When a hemorrhage occurs inside the brain, this is known as a bleeding stroke. According to the American Heart Association, these account for more than one in every 10 strokes — about 13 percent of the total cases. A study from the University of Cincinnati links high blood pressure, whether treated or untreated, to an increased risk of brain bleed. The new research also indicates Hispanics and blacks have a higher risk of bleeding stroke when their hypertension goes untreated compared to whites.

The two types of hemorrhagic strokes are intracerebral (within the brain) and subarachnoid (in between the brain and the thin tissues that cover the brain). What happens in the case of an intracerebral stroke, the more serious of the two, is a weakened blood vessel ruptures and begins to bleed, and, as blood accumulates, it compresses surrounding tissue. As you might expect, this can damage brain cells while a sudden buildup in pressure can lead to unconsciousness or even death.

The most common cause of intracerebral hemorrhage is high blood pressure (hypertension).

To examine comparative effects of hypertension among Hispanics, whites, and blacks, University of Cincinnati researchers designed the Ethnic/Racial variations of IntraCerebral Hemorrhage (ERICH) study, which tracked 4,646 people throughout the nation.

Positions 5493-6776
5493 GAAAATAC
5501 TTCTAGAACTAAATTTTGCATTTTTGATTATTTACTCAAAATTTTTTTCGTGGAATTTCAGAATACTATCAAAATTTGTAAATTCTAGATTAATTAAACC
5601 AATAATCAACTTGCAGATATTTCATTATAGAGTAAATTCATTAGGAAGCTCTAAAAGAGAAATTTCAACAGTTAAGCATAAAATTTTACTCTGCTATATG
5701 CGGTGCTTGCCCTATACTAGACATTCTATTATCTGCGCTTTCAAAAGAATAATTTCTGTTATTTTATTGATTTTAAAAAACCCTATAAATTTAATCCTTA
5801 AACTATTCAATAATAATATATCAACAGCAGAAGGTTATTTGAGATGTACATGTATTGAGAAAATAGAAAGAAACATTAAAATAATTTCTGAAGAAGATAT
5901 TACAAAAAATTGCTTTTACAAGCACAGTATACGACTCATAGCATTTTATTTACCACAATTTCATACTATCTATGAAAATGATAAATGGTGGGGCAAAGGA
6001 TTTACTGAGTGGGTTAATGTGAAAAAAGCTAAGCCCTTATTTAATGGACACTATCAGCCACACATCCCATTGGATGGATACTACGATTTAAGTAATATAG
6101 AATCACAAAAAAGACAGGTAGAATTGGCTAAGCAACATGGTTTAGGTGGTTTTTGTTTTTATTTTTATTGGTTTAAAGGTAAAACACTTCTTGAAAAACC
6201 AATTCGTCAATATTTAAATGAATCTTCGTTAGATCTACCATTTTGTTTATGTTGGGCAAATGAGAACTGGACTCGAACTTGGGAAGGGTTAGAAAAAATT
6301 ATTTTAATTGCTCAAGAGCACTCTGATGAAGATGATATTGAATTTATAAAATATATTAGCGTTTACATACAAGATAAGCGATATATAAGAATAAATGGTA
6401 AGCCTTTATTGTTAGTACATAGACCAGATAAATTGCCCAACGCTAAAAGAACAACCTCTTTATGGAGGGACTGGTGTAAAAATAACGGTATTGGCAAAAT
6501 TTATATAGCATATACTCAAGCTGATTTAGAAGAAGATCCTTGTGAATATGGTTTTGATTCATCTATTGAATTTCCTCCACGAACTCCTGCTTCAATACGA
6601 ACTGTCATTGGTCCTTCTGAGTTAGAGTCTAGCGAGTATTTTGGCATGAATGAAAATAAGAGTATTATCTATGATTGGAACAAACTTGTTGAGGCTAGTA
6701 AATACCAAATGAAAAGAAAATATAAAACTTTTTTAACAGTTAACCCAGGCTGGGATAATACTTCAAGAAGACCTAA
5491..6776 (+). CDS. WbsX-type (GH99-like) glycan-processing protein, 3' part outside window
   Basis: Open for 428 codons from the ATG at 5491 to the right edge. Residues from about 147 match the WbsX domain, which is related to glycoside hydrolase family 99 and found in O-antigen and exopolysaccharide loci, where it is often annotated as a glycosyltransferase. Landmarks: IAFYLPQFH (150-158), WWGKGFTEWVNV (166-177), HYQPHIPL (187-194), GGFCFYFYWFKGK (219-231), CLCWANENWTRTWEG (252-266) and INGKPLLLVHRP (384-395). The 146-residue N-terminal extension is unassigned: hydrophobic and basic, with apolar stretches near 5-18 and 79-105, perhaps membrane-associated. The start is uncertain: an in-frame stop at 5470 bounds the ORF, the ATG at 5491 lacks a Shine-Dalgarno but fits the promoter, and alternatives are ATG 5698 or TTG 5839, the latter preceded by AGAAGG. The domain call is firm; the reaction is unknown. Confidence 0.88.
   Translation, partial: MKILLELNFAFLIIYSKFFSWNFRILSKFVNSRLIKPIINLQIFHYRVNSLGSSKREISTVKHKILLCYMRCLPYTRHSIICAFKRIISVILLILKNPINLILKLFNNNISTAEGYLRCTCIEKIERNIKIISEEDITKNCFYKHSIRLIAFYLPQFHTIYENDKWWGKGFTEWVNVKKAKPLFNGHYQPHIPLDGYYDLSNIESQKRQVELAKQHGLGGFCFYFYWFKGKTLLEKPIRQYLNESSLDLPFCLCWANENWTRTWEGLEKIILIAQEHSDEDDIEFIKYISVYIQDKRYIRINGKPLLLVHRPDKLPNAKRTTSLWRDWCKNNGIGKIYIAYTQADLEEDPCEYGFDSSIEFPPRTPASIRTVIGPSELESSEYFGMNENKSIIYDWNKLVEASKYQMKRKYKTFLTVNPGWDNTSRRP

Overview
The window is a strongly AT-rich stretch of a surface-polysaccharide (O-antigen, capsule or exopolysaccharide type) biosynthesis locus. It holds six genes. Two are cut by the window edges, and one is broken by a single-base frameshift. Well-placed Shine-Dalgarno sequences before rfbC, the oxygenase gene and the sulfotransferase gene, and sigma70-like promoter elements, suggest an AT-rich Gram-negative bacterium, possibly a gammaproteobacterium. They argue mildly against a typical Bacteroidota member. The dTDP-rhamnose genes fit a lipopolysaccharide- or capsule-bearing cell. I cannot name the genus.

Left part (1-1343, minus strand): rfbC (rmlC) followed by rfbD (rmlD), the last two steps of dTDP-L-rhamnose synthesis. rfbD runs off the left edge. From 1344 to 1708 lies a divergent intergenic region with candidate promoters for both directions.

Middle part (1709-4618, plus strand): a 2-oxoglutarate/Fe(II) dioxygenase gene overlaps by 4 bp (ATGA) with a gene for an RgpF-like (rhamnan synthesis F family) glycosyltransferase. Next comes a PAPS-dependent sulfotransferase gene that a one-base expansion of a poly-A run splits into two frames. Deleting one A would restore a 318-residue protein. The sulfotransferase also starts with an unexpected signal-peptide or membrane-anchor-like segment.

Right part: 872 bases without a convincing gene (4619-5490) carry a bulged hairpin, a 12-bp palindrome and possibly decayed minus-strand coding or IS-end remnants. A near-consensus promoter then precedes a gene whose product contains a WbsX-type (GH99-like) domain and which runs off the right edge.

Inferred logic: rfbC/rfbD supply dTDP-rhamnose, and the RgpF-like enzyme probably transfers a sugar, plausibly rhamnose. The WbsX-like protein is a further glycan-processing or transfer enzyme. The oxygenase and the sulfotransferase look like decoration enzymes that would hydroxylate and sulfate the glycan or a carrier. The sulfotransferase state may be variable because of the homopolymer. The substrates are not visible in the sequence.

Hispanics Least Likely To Get Treatment

Of the total participants, half (2,323 people) had experienced hemorrhagic stroke, so the researchers matched them to people similar in age, gender, and ethnicity who had not had a stroke. Then, the researchers examined six years of medical records for all the participants. In particular, they analyzed how many of the people had high blood pressure and whether or not they’d been treated or untreated for that condition. They also looked at the possible impact of alcohol, cholesterol, education, insurance status, and blood thinning medications.

They discovered:

  • People with untreated high blood pressure are up to 5 times more likely to develop a brain bleed than hypertensive patients who receive treatment.
  • Compared to people without high blood pressure, untreated hypertension patients have an increased risk of a brain bleed: Whites are 9.5 times more likely to suffer a brain bleed, Hispanics are 9.7 times more likely, and blacks are 11.1 times more likely.
  • Among stroke patients diagnosed with high blood pressure, Hispanics were least likely to be treated for the condition: 48.3 percent received treatment compared to 43.3 percent of blacks and 33.2 percent of whites.

According to Dr. Kyle Walsh, one of the study's authors and an assistant professor of Emergency Medicine, the average age for a brain hemorrhage is younger among minorities, who may suffer more disability earlier in life as a result. Based on the study results, Walsh and his colleagues suggest anyone diagnosed with hypertension work with their doctor to treat their condition effectively.

Source: Walsh KB, Adeoye O, Sekar P, et al. Importance of Untreated Hypertension for Intracerebral Hemorrhage. AHA International Stroke Conference. 2016.